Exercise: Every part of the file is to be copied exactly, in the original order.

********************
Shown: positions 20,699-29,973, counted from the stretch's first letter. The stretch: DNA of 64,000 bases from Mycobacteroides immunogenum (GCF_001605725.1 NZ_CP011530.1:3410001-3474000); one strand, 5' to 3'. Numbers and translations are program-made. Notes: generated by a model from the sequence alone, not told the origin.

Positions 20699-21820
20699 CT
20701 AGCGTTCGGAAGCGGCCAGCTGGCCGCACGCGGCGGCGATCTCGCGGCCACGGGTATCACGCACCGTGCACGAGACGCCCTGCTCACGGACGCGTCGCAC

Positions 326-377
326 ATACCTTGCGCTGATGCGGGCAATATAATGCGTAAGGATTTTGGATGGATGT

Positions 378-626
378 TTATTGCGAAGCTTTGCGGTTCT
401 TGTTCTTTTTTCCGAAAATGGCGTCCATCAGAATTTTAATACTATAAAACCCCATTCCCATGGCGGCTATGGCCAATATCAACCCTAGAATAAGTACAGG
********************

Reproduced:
Shown: positions 20,699-29,973, counted from the stretch's first letter. The stretch: DNA of 64,000 bases from Mycobacteroides immunogenum (GCF_001605725.1 NZ_CP011530.1:3410001-3474000); one strand, 5' to 3'. Numbers and translations are program-made. Notes: generated by a model from the sequence alone, not told the origin.

Positions 20699-21820
20699 CT
20701 AGCGTTCGGAAGCGGCCAGCTGGCCGCACGCGGCGGCGATCTCGCGGCCACGGGTATCACGCACCGTGCACGAGACGCCCTGCTCACGGACGCGTCGCAC

Positions 326-377
326 ATACCTTGCGCTGATGCGGGCAATATAATGCGTAAGGATTTTGGATGGATGT

Positions 378-626
378 TTATTGCGAAGCTTTGCGGTTCT
401 TGTTCTTTTTTCCGAAAATGGCGTCCATCAGAATTTTAATACTATAAAACCCCATTCCCATGGCGGCTATGGCCAATATCAACCCTAGAATAAGTACAGG